Cell cycling is pivotal for multicellular eukaryotes to coordinate the differentiation of tissues and organs. Appressoria formation requires switching from polarized hyphal growth, to expansion and cellular differentiation of appressoria, to ultimate resumption of polarized growth during penetration peg formation. Entry into mitosis, specifically the S phase, is required to regulate initiation of appressoria morphogenesis and conidial cell death in M. grisea[45]. Blockage of cell cycling at later stages of mitosis did not affect appressoria formation, suggesting that the checkpoint regulating cellular differentiation operates at the G2-M boundary [50]. A transcript for the G2/M phase checkpoint control protein SUM2 was identified among the P. pachyrhizi appressoria-enriched ESTs (Table 2). Interestingly, qRT-PCR analysis showed transcript levels in germinated urediniospores to be nearly twice that in appressoria. However, transcript levels in appressoria were more than four times that in urediniospores prior to germination (Figure 3, EST Pp3495).

Cyclic AMP-, MAP kinase-, and calcium/calmodulin-dependent signaling pathways are involved in the induction and development of appressoria [51-53]. In P. pachyrhizi, a putative serine/threonine protein kinase was identified and expressed in germinated urediniospores and appressoria (Figure 3, EST Pp3004). Serine/threonine kinases play a role in autophagy and fungal morphogenesis. Autophagy is blocked in mutants of the MgATG1 gene in M. grisea, resulting in reduced lipid turnover, inadequate appressorial turgor, reduced ability to penetrate and infect a host, and decreased conidiation [54].

An EST from the P. pachyrhizi appressoria-enriched cDNA library was found with 98% similarity to autophagy-related protein 8 (Atg8) from Moniliophthora perniciosa (GenBank accession ACD93204) [55]. During autophagy, membrane-bound autophagosomes are formed, delivered to and fused with lysosomes or vacuoles where their contents are degraded. Atg8 is one of two ubiquitin-like proteins required for autophagosome formation [56]. Targeted mutation of Atg8 in M. grisea arrested conidial cell death via autophagy and prevented production of penetration hyphae, thus, preventing appressoria-mediated penetration of the host cuticle [45]. The role of Atg8 during germination and appressoria formation in P. pachyrhizi was supported by qRT-PCR analysis, which found increased transcript levels in germinated urediniospores and appressoria relative to urediniospores (Figure 4, EST Pp3944).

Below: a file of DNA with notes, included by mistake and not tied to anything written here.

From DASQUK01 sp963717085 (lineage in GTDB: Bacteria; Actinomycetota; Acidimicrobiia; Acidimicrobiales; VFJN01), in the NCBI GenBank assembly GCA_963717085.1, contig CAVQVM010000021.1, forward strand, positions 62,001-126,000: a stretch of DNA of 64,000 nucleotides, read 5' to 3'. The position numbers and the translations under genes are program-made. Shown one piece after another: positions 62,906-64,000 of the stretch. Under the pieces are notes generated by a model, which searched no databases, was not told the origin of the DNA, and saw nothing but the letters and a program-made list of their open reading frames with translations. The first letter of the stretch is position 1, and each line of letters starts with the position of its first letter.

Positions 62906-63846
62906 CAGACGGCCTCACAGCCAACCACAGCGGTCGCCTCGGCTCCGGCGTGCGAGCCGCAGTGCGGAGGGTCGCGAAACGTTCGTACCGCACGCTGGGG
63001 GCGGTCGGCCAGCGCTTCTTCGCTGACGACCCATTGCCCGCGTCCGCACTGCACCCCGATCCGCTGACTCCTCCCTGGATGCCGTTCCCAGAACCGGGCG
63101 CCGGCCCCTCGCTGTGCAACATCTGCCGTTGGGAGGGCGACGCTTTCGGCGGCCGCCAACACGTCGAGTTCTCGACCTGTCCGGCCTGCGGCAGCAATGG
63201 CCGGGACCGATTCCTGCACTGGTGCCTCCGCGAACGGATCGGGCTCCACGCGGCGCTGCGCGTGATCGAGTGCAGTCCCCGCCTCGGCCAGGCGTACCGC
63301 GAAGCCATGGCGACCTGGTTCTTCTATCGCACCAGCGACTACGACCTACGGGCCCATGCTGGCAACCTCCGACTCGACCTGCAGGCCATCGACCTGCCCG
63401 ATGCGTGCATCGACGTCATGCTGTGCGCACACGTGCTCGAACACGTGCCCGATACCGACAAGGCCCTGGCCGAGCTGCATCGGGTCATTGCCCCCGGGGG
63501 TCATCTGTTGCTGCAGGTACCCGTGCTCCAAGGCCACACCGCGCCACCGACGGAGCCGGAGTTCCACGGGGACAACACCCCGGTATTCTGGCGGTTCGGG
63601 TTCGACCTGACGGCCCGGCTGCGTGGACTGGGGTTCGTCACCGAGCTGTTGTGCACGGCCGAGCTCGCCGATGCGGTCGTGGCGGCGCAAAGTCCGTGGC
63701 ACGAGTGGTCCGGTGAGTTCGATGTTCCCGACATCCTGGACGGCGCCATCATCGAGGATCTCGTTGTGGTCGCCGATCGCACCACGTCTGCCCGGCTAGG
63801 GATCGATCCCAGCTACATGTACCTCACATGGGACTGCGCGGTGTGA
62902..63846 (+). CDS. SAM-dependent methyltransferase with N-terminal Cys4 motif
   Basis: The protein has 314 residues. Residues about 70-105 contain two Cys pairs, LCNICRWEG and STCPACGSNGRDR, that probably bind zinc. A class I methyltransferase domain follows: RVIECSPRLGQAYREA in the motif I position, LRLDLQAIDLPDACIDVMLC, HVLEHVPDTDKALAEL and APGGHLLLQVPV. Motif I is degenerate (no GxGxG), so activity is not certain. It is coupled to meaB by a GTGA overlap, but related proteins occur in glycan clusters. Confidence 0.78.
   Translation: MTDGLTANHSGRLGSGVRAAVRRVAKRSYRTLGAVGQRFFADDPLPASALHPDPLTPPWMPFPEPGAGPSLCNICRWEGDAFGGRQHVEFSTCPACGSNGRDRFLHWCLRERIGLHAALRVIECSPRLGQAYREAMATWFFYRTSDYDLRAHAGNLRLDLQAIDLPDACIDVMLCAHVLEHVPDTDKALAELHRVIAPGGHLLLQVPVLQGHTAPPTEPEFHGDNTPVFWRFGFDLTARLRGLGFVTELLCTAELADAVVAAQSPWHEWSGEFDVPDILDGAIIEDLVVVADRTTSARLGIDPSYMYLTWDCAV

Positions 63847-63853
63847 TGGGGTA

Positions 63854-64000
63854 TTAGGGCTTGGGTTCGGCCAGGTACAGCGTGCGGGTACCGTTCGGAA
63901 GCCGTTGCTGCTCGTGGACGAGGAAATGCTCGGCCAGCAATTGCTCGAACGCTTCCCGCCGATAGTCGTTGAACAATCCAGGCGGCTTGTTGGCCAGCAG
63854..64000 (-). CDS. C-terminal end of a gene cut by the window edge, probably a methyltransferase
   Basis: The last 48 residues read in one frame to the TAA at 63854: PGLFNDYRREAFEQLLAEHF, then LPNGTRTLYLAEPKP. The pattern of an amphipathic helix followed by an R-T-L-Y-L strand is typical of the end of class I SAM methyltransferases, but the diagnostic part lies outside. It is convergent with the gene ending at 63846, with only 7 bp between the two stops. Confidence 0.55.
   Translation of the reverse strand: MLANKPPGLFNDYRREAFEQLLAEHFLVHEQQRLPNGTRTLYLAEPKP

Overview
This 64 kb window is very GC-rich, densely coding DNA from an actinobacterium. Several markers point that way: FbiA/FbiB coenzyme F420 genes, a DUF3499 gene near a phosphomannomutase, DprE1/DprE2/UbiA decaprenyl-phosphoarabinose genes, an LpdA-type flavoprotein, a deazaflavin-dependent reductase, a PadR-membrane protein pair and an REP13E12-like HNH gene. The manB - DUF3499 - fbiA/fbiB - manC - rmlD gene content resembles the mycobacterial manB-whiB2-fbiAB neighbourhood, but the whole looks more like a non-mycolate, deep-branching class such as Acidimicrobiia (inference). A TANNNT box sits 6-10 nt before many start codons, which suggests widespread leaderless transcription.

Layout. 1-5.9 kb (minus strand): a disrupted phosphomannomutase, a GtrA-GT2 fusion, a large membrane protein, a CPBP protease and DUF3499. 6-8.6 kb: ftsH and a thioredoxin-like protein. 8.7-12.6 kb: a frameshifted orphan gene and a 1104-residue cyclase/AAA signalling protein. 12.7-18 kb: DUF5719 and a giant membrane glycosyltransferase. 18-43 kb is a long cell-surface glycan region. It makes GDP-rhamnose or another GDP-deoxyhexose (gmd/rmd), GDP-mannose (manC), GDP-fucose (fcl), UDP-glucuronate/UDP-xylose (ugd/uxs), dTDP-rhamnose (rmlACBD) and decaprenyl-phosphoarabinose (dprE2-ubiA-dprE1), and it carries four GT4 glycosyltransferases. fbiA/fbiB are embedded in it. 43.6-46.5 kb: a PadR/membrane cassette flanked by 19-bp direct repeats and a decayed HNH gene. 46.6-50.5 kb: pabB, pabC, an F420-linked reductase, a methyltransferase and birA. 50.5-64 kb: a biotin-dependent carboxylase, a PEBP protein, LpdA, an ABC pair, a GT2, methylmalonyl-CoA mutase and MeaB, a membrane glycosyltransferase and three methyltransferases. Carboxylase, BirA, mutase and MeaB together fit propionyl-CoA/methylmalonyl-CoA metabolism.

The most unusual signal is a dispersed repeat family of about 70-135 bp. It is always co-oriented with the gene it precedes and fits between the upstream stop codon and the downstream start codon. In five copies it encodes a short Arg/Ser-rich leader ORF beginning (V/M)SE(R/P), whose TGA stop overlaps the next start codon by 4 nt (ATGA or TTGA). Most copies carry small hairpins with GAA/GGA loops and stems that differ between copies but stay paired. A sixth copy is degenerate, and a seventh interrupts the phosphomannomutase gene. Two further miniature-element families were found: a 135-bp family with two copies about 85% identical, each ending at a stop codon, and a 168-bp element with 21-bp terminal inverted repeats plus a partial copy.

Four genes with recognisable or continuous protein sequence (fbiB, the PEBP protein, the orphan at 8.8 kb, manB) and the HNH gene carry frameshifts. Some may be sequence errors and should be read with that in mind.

BLASTX analysis of appressoria-enriched ESTs revealed eight with similarity to hypothetical proteins of unknown function from P. graminis f. sp. tritici or M. laricis-populina. These two fungi, along with P. pachyrhizi, are members of the Order Puccinales. ESTs Pp3502 and contig2bb also showed similarity to other members of the Basidiomycota, while the other six ESTs may represent rust-specific transcripts. Gene expression analysis of EST Pp3505 revealed the highest transcript levels occur in appressoria relative to urediniospores and germinated urediniospores (Figure 3., EST Pp3505), supporting a role for this transcript in appressoria formation of P. pachyrhizi. BLASTX analysis of three additional ESTs, Pp3394, Pp3734, and Pp3842, did not find any significant similarity to any entries in the NBCI non-redundant protein database, suggesting that these transcripts represent genes specific to P. pachyrhizi.

Of the 238 non-redundant ESTs identified, 209 (88%) were found in common with previously sequenced ESTs from germinated urediniospores and infected soybean leaves. It is reasonable to expect that a portion of the genes involved in the cascade of events required for appressoria morphogenesis may be triggered early during spore germination and germ tube elongation. Additionally, some of the genes required for appressoria formation may be the same genes necessary for spore germination and germ tube elongation. Identification of genes known to play a role in appressoria formation, penetration peg formation, and early infection in both the appressoria-enriched ESTs and the germinated urediniospore ESTs reinforces this expectation. Analysis of transcripts in other plant pathogenic fungi have shown greater changes in gene expression occur during spore germination, with fewer changes subsequently during germ tube elongation and appressoria formation [48,57].